The leader of Syria's opposition coalition called on the country's Alawite minority on Wednesday to launch a campaign of civil disobedience against President Bashar al-Assad, an Alawite who faces a mainly Sunni Muslim uprising against his rule.
Mouaz AlKhatib called on Hezbollah in the Morocco meeting to withdraw fighters from Syria, adding that the opposition would hold world powers, particularly Russia, responsible if Assad uses chemical weapons against rebel fighters, and urged Iran to withdraw personnel he said were supporting Assad in the 20-month-old Syrian conflict.
“War crimes in Syria should be referred to the International Criminal Court,” he added.
The Friends of Syria countries opposed to Syrian President Bashar al-Assad’s regime are to say at a meeting in Morocco that the newly formed opposition coalition is the “legitimate representative” of the Syrian people, a statement shows.
“The participants acknowledged the national coalition as the legitimate representative of the Syrian people and the umbrella organization under which Syrian opposition groups are gathering,” said the statement, which is due to be endorsed at the meeting.
Major powers are set to give Syria's opposition full political recognition on Wednesday but not the weapons that opposition fighters need to counter Assad's superior firepower as they gain ground across the country.
The "Friends of Syria," a loose forum of governments opposed to Assad, are meeting in the Moroccan city of Marrakech as the opposition intensify their push on Damascus and signs grow that the 20-month uprising may be nearing a tipping point.
President Barack Obama granted U.S. recognition on Tuesday to a Syrian opposition coalition as the legitimate representative of the Syrian people, a move aimed at ratcheting up pressure on Syrian President Bashar al-Assad to leave power.
Obama announced his decision in an interview with ABC News on the eve of a meeting of Syrian opposition leaders and their international allies in Morocco, but he stopped short of authorizing U.S. arming of the opposition fighting to overthrow Assad.
"It's a big step," Obama said in a step that could provide a diplomatic boost to the anti-Assad political cause after nearly two years of fighting.
Russia expressed surprise on Wednesday over U.S. recognition of a Syrian opposition coalition as the legitimate representative of the Syrian people and said it contradicted efforts to seek political transition in the Middle Eastern nation.
Foreign Minister Sergei Lavrov said Washington’s recognition of the Syrian National Coalition suggested the United States has “placed all bets on the armed victory” of the coalition over the government of President Bashar al-Assad.
“I was somewhat surprised to find out” about the recognition announcement, Lavrov said, quoted by Russian news agencies. “The United States has decided to place all its bets on an armed victory of the (Syrian) National Coalition.”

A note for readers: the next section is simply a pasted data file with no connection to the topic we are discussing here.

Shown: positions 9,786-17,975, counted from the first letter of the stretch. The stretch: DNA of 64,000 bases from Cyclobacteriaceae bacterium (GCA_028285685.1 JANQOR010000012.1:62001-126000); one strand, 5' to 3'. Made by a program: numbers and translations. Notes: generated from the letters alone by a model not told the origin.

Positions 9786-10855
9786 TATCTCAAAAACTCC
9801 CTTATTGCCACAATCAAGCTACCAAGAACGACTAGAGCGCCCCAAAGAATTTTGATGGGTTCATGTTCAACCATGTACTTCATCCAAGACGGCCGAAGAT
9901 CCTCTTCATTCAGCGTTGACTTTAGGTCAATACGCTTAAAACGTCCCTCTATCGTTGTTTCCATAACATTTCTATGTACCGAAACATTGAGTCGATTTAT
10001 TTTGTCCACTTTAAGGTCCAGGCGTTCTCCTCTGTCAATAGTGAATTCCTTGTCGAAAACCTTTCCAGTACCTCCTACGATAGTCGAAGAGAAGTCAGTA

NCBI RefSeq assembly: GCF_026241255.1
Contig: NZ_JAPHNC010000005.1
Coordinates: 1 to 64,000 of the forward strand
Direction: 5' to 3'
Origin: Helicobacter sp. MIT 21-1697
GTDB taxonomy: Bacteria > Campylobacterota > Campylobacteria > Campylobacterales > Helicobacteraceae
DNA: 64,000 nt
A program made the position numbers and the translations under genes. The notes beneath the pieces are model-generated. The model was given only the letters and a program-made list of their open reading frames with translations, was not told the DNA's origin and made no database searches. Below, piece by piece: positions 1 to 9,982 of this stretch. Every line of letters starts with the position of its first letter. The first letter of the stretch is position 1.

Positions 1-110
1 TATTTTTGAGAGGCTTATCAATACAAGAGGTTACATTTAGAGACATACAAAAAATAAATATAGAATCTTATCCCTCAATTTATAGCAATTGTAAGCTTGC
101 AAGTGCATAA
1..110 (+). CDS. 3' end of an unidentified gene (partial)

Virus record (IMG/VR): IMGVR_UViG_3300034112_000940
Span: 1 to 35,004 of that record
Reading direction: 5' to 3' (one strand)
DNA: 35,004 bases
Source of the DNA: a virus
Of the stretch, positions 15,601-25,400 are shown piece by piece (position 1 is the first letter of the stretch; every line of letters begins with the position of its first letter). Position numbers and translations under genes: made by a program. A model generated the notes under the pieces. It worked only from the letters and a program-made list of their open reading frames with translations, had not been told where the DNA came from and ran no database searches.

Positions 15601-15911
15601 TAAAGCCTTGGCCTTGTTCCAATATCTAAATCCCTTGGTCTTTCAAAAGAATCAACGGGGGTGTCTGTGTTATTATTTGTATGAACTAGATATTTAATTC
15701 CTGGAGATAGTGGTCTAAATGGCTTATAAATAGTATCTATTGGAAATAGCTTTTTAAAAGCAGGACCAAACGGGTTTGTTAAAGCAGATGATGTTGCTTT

As Washington cranked up pressure on beleaguered President Bashar al-Assad, the Obama administration also blacklisted the al-Qaeda-linked al-Nusra Front, which officials here fear seeks to hijack the revolution, as a terrorist group.
It was another day of unrest inside Syria, as at least one person was killed and several people were wounded by two bomb blasts in the Syrian capital and a southeastern suburb of the city on Wednesday, the SANA state news agency said.
"Terrorists blew up two bombs laden with explosives behind the Palace of Justice in the (central) Qanawat district of Damascus," said the agency, adding that one person was wounded there.
In the majority Christian and Druze district of Jaramana, southeast of the capital, "one person was killed and five others were injured by two bombs laid by terrorists," SANA added, using regime terminology for the rebels.
Meanwhile, Syria regime forces bombarded Kafr Batna in the Damascus suburbs with fire bombs, the Syria Media Center reported.
The United States has edged slowly towards recognizing the opposition Syrian National Coalition, and its move follows similar action by France, Britain, Turkey and the Gulf Cooperation Council regional grouping.
The process was slowed by concerns that the coalition, recently reconstituted under U.S. pressure, did not represent all of Syrian society, had links to extremists, and did not fully subscribe to democratic principles.
“We have made a decision that the Syrian opposition coalition is now inclusive enough, is reflective and representative enough of the Syrian population, that we consider them the legitimate representative of the Syrian people,” Obama told ABC News in an interview.
Secretary of State Hillary Clinton had been expected to make the announcement at a Friends of the Syrian People meeting in Marrakesh, Morocco, Wednesday but could not travel owing to illness.
Washington has so far only provided humanitarian, non-lethal aid to the opposition, officially declining to send arms, a position White House spokesman Carney reiterated on Tuesday.